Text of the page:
Robert L. Morris
Professor of Biology
Ph.D., Harvard University
A.B., Lafayette College
Broadly, my lab is interested in the ways cells use movement during differentiation from egg to animal. In particular, my lab is currently focused on the process of ciliogenesis - the process of cilia formation. Cilia are long appendages of cells that beat like paddles to move fluid over a cell or stand straight like antennae to receive signals from the outside world. Healthy cilia help embryos grow and lungs clear, eyes see and ears hear. By revealing how cilia grow and change to perform different functions in different tissues, our research helps explain the birth defects and diseases that arise from problems with these universal and versatile organelles.
My students and I conduct our research collaboratively with other scientists at Wheaton, the Mount Desert Island Biological Laboratory in Salisbury Cove, Maine, and the Marine Biological Laboratory in Woods Hole, Massachusetts.
I teach courses in introductory cell and molecular biology (Bio112/Cells and Genes), Cell Biology (Bio219), Developmental Biology (Bio254), Neurobiology (Bio324), and occasionally Advanced Marine Biology (Bio331), First Year Seminar, and Senior Seminar.
My courses are also Connected in the Wheaton Curriculum. Bio112/Cells and Genes is connected with Econ112/Microeconomics in the "Biopharma" Connection. Bio219/Cell Biology is connected with Arth353 Castles and Cathedrals in the "Living Architecture" Connection. Bio219/Cell Biology and Bio254/Developmental Biology are connected with *several* courses in the "Visualizing Information" Connection.
Family. Surfing. Birding. Carpentry. Sand castle building. Trumpet playing. Yo-yo throwing.
* indicates undergraduate co-author
E.F. Dunn, V.N. Moy, L.M. Angerer, R.C. Angerer, R.L. Morris, and K.J. Peterson. (2007) Molecular paleoecology: Using gene regulatory analysis to address the origins of complex life cycles in the late Precambrian. Evolution and Development 9(1):10-24.
Sea Urchin Genome Sequencing Consortium: 228 co-authors including Sodergren E, Weinstock GM, Davidson EH, Cameron RA, ..., Burgess DR, ..., R.L. Morris, ..., Allgood EL*, Cool J*, Judkins KM*, McCafferty SS, Musante AM*, Obar RA, Rawson AP*, Rossetti BJ*, Gibbons IR, Hoffman MP, Leone A*, ... (2006). The genome of the sea urchin Strongylocentrotus purpuratus. Science. 314(5801):941-52.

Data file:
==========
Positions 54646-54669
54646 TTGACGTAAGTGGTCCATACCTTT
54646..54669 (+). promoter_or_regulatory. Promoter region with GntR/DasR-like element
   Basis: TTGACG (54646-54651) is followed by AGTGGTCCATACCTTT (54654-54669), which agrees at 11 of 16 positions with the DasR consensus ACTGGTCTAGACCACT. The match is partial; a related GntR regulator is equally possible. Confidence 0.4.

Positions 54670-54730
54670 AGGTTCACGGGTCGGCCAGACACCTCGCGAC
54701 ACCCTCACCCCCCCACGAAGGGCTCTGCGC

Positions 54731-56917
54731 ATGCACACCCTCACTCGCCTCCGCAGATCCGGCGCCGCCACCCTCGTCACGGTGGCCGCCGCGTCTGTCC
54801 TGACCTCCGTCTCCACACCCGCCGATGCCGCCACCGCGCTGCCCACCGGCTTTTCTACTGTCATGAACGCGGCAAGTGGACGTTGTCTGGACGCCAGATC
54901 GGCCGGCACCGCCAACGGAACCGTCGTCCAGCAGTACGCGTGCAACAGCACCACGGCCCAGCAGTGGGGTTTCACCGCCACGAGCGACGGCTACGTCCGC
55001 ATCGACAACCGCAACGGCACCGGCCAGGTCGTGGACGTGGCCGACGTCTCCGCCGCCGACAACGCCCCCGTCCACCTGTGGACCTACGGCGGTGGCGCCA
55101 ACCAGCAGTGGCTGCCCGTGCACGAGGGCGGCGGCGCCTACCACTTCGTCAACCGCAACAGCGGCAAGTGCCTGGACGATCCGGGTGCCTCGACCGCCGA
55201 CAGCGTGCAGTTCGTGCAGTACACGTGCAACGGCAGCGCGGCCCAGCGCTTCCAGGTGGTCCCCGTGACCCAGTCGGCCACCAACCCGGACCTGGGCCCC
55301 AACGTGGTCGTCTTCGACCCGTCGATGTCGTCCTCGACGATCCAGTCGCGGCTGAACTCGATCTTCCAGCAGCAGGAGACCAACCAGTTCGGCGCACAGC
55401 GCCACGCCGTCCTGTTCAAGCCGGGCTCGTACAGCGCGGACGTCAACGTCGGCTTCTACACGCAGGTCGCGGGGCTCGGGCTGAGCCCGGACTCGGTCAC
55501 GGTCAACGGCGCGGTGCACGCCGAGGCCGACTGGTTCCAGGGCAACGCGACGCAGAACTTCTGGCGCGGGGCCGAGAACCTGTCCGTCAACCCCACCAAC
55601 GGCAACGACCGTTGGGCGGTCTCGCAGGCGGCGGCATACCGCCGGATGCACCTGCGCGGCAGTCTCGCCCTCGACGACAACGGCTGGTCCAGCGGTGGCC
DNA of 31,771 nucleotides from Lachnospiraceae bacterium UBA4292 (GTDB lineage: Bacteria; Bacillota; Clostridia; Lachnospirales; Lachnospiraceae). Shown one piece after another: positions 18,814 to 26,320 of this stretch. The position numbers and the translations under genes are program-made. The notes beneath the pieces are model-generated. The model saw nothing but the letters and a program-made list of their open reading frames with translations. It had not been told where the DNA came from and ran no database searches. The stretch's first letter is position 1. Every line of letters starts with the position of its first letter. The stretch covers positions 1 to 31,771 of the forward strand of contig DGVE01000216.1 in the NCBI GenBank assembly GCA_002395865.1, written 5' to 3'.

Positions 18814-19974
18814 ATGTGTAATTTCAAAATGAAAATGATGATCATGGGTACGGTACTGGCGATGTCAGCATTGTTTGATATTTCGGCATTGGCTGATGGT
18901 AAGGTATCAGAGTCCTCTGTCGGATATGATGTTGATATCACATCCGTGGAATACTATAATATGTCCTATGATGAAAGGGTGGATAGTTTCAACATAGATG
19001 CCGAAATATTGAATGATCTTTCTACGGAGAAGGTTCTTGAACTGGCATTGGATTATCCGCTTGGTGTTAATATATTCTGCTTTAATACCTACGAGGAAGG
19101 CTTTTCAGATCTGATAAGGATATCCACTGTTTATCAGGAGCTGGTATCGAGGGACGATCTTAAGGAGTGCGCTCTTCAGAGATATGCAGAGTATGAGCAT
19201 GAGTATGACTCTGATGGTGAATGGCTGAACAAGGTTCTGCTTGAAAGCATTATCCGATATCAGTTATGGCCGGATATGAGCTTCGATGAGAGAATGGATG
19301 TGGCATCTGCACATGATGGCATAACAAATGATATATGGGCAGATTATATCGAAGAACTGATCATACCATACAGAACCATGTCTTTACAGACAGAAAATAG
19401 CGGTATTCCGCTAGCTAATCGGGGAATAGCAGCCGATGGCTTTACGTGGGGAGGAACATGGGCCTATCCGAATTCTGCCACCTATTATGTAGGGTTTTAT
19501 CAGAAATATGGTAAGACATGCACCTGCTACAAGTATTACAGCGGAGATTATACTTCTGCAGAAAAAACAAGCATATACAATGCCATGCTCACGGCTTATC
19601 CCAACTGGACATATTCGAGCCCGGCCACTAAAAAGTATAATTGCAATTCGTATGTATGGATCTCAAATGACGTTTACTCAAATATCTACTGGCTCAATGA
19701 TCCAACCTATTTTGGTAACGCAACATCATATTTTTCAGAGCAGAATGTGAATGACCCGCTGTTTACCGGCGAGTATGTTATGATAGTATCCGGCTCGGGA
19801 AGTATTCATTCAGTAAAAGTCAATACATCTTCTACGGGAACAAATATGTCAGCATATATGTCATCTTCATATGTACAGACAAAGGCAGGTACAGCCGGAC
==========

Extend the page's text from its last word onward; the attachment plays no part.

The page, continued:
R.L. Morris, Hoffman MP, Obar RA, McCafferty SS, Gibbons IR, Leone AD*, Cool J*, Allgood EL*, Musante AM*, Judkins KM*, Rossetti BJ*, Rawson AP*, Burgess DR. (2006). Analysis of cytoskeletal and motility proteins in the sea urchin genome assembly. Developmental Biology 300(1):219-37.
R.L. Morris, C.N. English*, J.E. Lou*, F.J. Dufort*, J.J. Nordberg*, M. Terasaki, and B. Hinkle. (2004) Redistribution of the kinesin-II subunit KAP from cilia to nuclei during the mitotic and ciliogenic cycles in sea urchin embryos. Developmental Biology 274:56-69.
R.L. Morris and J.M. Scholey. (1997) Heterotrimeric kinesin-II is required for the assembly of motile 9+2 ciliary axonemes on sea urchin embryos. J. Cell Biology 138:1009-1022.
R.L. Morris and P.J. Hollenbeck. (1995) Axonal transport of mitochondria along microtubules and F-actin in living vertebrate neurons. J. Cell Biology 131:1315-1326.
R.L. Morris and P.J. Hollenbeck. (1993) The regulation of bidirectional mitochondrial transport is coordinated with axonal outgrowth. J. Cell Science 104:917-927.
B. Pouvelle, R. Spiegel, L. Hsiao, R.J. Howard, R.L. Morris, A.P. Thomas, and T.F. Taraschi. (1991) Direct access to serum macromolecules by intraerythrocytic malaria parasites. Nature 353:73-75.
Selected Student Projects
* indicates undergraduate co-author
R.L. Morris, I.D. Greenstein*, T. Shintaku*, A. Hussain*, A.M. Carson*, K.M. Hewitt*. (2010). Differentiation of Ciliary Subtypes During Echinoid Development. Mol. Biol. Cell 21 (suppl), abstract #159. presented at the American Society for Cell Biology annual meeting, Philadelphia, Dec 12, 2010.
Gianakas*, A., R.L. Morris, and J.H. Henson. (2010). Arp2/3 Complex-Facilitated Actin Polymerization Drives the Rocketing Motility Exhibited by Cytoplasmic Ridges in Spreading Sea Urchin Coelomocytes. Mol. Biol. Cell 21 (suppl), abstract #186. presented at the American Society for Cell Biology annual meeting, Philadelphia, Dec 12, 2010.
R.L. Morris, R.T. Manguso*, M.L. Keyes*, B.J. Rossetti*, A.P. Rawson*, T. Shintaku*, and Ian Greenstein*. (2009) Developmental Regulation Of The Ciliary Proteome in Sea Urchin. (abstract for poster presented at the Developmental Biology of the Sea Urchin meeting, MBL, Woods Hole MA, October 2009).
J. Bhatia*, B.J. Chick*, S.C. Cummings*, J.M. Fess*, B.A. Jeffrey*, E.A. Kovacs*, L.E. Shorey*, A.L. Silverio*, S.A. Tower*, R.-H. Yen*, and R.L. Morris (2006) The effects of mercury on primary culture chick sympathetic neurons. (Poster presented with Bio324/Neurobiology students at the Northeast Undergraduate Research Organization for Neuroscience annual meeting. Hunter College, New York, NY. April 5, 2006.)
R.L. Morris, D. Erkoboni*, J. Nordberg*, C.N. English*, F.J. Dufort*, A.Manning*. (2005) Stepwise ciliary growth on sea urchin embryos supported by kinesin-2. Molecular Biology of the Cell 16 (supplement). (abstract for poster presented at the American Society for Cell Biology Meeting, San Francisco, CA, December, 2005).
R.L. Morris, G.C Collins, C.N. English*, D.M. Kyes*, and G.G. Ahrendts. (2003). ICUC: a digital imaging lab infusing active learning throughout an undergraduate science curriculum. Molecular Biology of the Cell 14(supplement):248a. 2003. (abstract presented at the American Society for Cell Biology Meeting, San Francisco, in December, 2003).